In the late 1980s and early 1990s, skateboarding and hip-hop culture collide in downtown Manhattan. Archival footage from the era showcases the fusion of these two forms of expression.
All the Streets Are Silent: The Convergence of Hip Hop and Skateboarding (1987-1997) Vividly recalling the collision of two young cultures on the streets of New York City, Jeremy Elkin's documentary sometimes struggles to figure out what it all meant.
As far as titles go, you can’t accuse Jeremy Elkin’s “All the Streets Are Silent: The Convergence of Hip-Hop and Skateboarding (1987-1997)” of false advertising. Tracing the two youth cultures as they dance around one another and finally intersect on the streets of New York City throughout the decade, the director gathers an astonishing amount of vintage footage, and finds no shortage of deep veins to tap. And yet, despite its doctoral dissertation-style title, “All the Streets Are Silent” lacks a thesis: less a sociological study of the rapper-skater convergence than a celebration of a very specific type of guy in a very specific fragment of space and time. In this case, the kind of young person who felt most at home roaming the streets of Dinkins-era Manhattan with only a board and a boombox for company.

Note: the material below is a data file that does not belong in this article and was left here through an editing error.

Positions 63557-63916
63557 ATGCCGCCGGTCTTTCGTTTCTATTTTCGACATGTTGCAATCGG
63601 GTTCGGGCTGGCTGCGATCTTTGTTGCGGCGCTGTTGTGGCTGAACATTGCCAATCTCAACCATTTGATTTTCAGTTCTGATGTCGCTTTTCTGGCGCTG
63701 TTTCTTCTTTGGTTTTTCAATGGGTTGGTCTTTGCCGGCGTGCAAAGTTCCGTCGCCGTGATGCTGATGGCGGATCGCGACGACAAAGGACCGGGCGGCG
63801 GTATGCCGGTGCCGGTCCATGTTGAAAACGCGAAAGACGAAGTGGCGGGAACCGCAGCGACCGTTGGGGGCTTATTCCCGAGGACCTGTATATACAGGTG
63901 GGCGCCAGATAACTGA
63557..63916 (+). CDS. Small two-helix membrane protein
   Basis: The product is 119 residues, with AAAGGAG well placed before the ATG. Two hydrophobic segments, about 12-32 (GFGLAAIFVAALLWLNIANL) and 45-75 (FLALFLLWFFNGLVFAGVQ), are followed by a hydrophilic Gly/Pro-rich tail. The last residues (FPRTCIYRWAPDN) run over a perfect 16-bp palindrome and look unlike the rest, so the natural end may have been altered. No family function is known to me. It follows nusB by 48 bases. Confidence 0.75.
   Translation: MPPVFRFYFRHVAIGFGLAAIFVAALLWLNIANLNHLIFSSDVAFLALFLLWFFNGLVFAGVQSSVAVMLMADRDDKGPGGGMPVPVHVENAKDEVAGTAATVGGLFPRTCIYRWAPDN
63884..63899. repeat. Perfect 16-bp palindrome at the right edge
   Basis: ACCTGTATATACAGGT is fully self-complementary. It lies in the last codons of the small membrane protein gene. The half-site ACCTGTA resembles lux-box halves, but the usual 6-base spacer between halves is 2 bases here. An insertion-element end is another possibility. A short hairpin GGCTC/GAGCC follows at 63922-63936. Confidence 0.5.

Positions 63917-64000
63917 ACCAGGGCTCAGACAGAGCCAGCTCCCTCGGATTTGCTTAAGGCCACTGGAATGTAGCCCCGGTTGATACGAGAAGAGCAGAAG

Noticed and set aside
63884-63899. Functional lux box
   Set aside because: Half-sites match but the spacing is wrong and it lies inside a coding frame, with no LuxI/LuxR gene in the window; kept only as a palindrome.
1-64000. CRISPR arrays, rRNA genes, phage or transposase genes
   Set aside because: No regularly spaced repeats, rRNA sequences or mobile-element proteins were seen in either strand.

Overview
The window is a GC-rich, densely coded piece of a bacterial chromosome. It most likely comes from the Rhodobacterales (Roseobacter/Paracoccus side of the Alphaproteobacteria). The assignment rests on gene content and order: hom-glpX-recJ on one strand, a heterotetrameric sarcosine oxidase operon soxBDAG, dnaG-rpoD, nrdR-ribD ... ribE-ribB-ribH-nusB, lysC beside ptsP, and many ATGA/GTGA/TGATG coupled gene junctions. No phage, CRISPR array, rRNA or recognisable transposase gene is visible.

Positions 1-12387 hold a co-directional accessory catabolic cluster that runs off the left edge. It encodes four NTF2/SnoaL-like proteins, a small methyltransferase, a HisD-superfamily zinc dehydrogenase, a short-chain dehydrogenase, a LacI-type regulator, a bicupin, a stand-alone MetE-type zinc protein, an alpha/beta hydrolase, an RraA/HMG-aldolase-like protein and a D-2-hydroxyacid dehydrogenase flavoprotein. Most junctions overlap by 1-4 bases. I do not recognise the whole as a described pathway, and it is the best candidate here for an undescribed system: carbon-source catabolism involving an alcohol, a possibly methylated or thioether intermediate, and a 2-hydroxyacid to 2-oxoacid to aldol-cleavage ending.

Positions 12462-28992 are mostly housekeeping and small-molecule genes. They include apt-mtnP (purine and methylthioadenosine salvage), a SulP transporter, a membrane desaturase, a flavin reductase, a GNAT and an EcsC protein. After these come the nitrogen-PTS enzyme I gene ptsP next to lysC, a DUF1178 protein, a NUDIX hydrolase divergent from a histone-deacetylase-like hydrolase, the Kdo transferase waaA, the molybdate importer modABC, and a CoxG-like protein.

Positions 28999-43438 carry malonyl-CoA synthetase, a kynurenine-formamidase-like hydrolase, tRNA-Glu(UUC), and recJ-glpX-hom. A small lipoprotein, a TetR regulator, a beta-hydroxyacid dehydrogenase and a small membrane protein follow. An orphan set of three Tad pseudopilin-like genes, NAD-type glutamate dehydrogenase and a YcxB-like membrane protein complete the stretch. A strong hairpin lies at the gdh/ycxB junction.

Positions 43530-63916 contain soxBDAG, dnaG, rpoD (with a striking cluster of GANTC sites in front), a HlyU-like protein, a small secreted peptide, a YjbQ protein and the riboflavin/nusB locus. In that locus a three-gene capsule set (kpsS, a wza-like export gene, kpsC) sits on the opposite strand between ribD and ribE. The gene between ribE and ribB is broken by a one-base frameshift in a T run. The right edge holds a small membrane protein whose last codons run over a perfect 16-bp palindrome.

And one might argue that that type of guy, now older, is also this documentary’s target audience, as the film makes only passing attempts to explain or contextualize its dizzying whirl of names, places and allusions throughout a very busy 89-minute runtime. We learn about the creation of the nightclub Mars, the origins of “The Stretch Armstrong and Bobbito Show,” the early days of Zoo York, and the ways that the encroachment of the mainstream – whether it be Larry Clark’s film “Kids” or the entire globalized streetwear industry – both immortalized and commodified the sense of freedom that these skaters, DJs, rappers and hangers-on were once able to enjoy in a less buttoned-down New York. But a viewer coming into the film who isn’t already well aware of the abovementioned could find themselves a bit lost, and a strong sense of “I guess you had to be there” may keep the film at arm’s-length for outsiders.
That said, you can’t say the film doesn’t make you wish you were, in fact, there. For anyone with even a passing interest in ‘90s hip-hop and its associated satellite cultures, some the archival footage contained in this film is genuinely remarkable. Here’s a strikingly young Jay-Z rapping cleanup for Jaz-O on a tiny club stage. Here’s a then-unknown Busta Rhymes showing up uninvited to a college radio station and kicking a freestyle which includes lines he would eventually incorporate into his verse on “Scenario.” Here’s a glimpse of the scene at Supreme back when it was just a local skate shop. For those who only know these people and institutions through their later, more polished incarnations, these snapshots of their humbler origins are unexpectedly poignant.